So 12 years ago I met and fell in love with A and was shocked. I mean really shocked. Some people say they knew from an early age that they were somehow different from most of their peers, but that wasn’t me. Not that I didn’t know being gay was an option – I had a handful of friends who identified as gay/bisexual – but I had no idea that I was. I simply assumed that I’d find a husband, get married, and live a “traditional” straight life. Well all of those assumptions and plans and dreams came crashing down around me when I met A and decided to pursue a relationship with her.
It was a such a confusing and bizarre time. On the one hand, I was falling in love. Butterflies and adrenaline and intoxicated by her mere presence. I was floating on air.
But then there was that other side. The terrifying side. The side of “this isn’t how it was supposed to be“. And “why me??”
You see where I’m going with this?
On the one hand I have the most amazing family ever. I’m so fulfilled by my children and am over the moon for each of them. But what about…? And why must I be chosen for the hard road again??
But that “other hand” is lessening more and more by the day, just like it did years ago. At this point, so many years later, I don’t feel any sense of loss at being gay. Quite the opposite, actually. I feel like I’m exactly where I’m supposed to me with a spouse that’s better than I ever could have dreamed. It was the harder road, but the right one.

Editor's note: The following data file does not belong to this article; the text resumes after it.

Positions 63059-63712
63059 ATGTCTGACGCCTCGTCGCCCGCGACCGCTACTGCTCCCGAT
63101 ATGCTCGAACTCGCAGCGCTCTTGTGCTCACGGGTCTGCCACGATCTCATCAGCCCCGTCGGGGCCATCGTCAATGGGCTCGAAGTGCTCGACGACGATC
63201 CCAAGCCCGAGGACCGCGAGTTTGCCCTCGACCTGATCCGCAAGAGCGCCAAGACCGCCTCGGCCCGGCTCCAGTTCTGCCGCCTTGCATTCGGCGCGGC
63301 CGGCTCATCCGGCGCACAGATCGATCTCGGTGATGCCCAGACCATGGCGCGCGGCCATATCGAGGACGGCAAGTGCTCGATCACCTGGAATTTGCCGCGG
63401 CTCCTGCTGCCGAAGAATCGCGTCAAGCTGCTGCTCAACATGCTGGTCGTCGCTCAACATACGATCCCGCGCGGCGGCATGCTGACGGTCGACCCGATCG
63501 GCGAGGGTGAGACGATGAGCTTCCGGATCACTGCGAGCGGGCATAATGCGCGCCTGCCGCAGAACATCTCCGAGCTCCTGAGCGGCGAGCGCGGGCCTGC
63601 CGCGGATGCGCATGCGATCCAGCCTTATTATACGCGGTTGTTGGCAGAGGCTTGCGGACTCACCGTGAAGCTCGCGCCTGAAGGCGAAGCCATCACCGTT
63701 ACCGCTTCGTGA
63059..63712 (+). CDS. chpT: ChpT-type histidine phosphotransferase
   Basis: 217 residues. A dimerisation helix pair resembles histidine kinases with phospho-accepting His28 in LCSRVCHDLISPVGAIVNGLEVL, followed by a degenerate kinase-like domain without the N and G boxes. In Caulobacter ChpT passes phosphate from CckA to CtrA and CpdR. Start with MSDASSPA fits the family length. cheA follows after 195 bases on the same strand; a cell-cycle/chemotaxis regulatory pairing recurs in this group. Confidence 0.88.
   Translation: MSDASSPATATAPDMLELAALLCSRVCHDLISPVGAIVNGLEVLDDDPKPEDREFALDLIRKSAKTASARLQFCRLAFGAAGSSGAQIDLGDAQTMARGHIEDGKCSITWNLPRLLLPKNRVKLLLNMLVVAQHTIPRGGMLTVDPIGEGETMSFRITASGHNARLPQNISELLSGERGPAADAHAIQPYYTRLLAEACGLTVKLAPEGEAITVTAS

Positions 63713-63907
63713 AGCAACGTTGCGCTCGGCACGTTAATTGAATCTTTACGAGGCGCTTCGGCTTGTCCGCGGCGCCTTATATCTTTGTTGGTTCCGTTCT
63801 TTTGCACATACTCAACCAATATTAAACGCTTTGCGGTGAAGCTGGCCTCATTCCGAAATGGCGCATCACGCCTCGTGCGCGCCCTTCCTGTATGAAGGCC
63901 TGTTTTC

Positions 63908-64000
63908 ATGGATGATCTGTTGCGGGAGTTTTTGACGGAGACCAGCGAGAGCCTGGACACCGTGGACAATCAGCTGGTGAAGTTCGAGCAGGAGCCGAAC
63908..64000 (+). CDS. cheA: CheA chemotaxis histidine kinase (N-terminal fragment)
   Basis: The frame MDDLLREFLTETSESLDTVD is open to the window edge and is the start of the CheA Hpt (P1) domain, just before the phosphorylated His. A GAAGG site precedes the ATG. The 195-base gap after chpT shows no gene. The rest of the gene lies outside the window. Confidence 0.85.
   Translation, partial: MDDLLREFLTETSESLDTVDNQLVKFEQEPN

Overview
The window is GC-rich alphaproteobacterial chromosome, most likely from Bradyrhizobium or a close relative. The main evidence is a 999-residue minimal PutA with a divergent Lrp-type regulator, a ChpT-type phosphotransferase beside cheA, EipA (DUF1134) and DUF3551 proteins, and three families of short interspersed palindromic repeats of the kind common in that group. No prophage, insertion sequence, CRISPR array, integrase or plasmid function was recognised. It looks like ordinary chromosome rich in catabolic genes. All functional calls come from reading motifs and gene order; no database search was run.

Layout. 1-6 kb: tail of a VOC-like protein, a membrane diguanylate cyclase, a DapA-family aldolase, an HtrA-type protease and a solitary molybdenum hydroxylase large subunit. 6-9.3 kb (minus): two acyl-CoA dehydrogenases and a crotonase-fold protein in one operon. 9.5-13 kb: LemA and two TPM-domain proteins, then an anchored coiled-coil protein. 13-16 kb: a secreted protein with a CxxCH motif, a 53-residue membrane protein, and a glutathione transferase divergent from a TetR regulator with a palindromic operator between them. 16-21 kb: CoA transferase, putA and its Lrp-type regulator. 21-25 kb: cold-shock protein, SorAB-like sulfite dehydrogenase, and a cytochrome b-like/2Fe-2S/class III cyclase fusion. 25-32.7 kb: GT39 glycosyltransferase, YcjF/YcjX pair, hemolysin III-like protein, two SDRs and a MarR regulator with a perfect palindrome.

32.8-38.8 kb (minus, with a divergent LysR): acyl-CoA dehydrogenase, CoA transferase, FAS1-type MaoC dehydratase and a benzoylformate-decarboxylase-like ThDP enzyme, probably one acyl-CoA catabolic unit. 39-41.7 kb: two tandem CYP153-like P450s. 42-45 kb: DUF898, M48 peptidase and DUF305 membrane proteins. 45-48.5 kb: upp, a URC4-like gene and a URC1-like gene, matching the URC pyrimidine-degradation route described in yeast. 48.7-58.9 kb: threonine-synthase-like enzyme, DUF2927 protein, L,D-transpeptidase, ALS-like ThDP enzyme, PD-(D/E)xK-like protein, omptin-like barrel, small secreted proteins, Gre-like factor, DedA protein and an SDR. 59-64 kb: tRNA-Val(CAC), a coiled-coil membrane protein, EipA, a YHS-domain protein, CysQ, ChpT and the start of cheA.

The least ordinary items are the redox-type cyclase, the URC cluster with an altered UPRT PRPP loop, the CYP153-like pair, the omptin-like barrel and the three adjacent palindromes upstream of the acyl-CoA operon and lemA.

And its okay that this is where I’m finding myself again.
* Feel free to substitute lesbian, bisexual, queer, or any of the LGBT terms you wish to describe me. Except, perhaps, transgendered – not that I’d take offense, but I’m pretty comfortable in my gender assignment. I’m just not big on lables…any one of those could apply to me depending on the day.
Guess who we’re meeting today?
The kids’ new permanency worker.
It’s a gorgeous spring day here in New England. The snow has melted, the earth is warm, and the trees are budding. Renewal and life return after one of the hardest winters in memory.
The big kids will be running with the dog in the yard and digging in the sandbox. The baby will be snoozing on my chest. And we will be shaking hands with the person who just might change our lives forever.